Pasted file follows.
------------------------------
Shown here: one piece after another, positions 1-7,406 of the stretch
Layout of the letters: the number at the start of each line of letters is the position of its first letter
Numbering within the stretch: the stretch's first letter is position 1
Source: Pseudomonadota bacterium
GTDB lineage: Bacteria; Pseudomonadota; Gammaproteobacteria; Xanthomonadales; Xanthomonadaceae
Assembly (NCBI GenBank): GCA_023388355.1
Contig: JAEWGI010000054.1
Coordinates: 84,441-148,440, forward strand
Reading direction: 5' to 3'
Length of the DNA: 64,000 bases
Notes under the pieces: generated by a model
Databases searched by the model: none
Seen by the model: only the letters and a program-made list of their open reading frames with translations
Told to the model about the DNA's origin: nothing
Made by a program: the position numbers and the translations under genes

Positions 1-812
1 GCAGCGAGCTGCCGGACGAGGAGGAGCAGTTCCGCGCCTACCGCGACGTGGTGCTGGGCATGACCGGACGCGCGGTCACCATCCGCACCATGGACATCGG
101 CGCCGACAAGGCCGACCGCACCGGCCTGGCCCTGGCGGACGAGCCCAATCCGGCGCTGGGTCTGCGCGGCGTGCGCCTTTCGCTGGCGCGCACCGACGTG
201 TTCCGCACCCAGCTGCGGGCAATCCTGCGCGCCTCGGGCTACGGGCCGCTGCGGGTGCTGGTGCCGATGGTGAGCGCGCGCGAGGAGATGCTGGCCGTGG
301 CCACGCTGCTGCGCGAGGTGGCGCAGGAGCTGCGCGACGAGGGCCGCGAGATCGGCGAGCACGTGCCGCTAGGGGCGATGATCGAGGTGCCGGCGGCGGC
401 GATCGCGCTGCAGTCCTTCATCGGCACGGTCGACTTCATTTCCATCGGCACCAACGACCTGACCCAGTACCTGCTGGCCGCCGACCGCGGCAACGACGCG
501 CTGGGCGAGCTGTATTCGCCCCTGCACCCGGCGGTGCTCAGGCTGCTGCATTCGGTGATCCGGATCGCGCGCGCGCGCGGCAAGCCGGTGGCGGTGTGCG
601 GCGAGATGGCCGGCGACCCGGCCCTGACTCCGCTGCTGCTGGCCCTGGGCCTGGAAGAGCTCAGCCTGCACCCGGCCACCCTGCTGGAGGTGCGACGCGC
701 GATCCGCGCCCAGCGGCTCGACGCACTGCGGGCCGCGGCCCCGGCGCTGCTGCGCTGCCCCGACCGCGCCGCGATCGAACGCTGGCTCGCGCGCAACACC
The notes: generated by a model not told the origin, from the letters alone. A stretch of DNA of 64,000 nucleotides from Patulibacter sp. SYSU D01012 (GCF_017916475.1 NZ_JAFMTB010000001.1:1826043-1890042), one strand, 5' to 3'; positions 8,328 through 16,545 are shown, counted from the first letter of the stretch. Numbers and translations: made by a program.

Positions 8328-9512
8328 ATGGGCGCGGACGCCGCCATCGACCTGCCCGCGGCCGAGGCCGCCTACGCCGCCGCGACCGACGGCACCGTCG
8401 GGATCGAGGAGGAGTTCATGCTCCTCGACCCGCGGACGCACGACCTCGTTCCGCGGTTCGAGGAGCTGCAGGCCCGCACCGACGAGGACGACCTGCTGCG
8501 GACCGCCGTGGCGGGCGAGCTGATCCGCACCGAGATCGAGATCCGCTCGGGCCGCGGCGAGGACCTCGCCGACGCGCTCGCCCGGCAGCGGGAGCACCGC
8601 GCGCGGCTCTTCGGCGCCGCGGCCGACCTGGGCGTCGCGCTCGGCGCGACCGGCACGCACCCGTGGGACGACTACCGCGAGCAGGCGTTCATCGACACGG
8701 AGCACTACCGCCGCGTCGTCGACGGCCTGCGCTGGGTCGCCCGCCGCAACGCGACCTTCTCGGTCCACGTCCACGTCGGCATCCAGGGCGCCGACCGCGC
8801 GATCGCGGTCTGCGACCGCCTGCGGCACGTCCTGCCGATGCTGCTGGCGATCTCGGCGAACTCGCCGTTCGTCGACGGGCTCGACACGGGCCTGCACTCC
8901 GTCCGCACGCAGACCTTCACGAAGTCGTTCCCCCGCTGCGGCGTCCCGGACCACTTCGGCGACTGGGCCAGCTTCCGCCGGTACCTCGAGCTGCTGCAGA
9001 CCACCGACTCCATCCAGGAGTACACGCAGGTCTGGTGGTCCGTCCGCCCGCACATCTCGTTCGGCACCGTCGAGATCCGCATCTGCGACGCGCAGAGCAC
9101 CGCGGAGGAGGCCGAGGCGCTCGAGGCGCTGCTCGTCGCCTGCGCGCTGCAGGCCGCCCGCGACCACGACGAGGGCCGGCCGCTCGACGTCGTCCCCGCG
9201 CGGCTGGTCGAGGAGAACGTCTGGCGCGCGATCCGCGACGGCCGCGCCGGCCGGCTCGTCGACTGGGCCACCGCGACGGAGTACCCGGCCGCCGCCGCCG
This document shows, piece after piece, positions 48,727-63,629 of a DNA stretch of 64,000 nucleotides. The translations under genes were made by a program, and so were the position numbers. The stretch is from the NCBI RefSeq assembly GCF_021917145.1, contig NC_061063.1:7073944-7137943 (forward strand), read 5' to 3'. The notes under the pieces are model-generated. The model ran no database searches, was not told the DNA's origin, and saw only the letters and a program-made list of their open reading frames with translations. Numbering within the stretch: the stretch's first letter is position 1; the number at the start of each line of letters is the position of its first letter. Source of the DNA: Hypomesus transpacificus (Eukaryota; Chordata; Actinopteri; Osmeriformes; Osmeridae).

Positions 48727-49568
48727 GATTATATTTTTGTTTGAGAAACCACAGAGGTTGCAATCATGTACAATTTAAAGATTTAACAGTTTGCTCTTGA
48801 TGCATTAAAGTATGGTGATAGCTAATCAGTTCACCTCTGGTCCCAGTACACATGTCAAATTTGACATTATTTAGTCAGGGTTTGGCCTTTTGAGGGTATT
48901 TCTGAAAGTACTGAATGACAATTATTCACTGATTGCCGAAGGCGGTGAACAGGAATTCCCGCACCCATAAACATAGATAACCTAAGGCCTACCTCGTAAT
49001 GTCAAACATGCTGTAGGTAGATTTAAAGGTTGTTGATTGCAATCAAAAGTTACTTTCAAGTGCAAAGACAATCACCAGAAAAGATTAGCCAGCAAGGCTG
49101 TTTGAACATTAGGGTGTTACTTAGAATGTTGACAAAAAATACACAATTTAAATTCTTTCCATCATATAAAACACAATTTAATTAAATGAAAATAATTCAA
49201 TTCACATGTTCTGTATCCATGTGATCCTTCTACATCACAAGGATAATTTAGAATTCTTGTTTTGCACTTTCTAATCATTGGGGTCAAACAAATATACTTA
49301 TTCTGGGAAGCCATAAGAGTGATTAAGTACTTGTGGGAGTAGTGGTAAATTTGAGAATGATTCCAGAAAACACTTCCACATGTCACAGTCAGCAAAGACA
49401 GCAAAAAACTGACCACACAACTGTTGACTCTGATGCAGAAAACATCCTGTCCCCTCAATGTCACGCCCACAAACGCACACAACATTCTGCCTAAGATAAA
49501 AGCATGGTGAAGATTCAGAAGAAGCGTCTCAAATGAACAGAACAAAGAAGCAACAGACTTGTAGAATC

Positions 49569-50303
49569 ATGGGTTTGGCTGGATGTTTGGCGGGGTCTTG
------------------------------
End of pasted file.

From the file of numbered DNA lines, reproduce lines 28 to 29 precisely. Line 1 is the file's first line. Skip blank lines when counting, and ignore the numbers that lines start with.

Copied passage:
8401 GGATCGAGGAGGAGTTCATGCTCCTCGACCCGCGGACGCACGACCTCGTTCCGCGGTTCGAGGAGCTGCAGGCCCGCACCGACGAGGACGACCTGCTGCG
8501 GACCGCCGTGGCGGGCGAGCTGATCCGCACCGAGATCGAGATCCGCTCGGGCCGCGGCGAGGACCTCGCCGACGCGCTCGCCCGGCAGCGGGAGCACCGC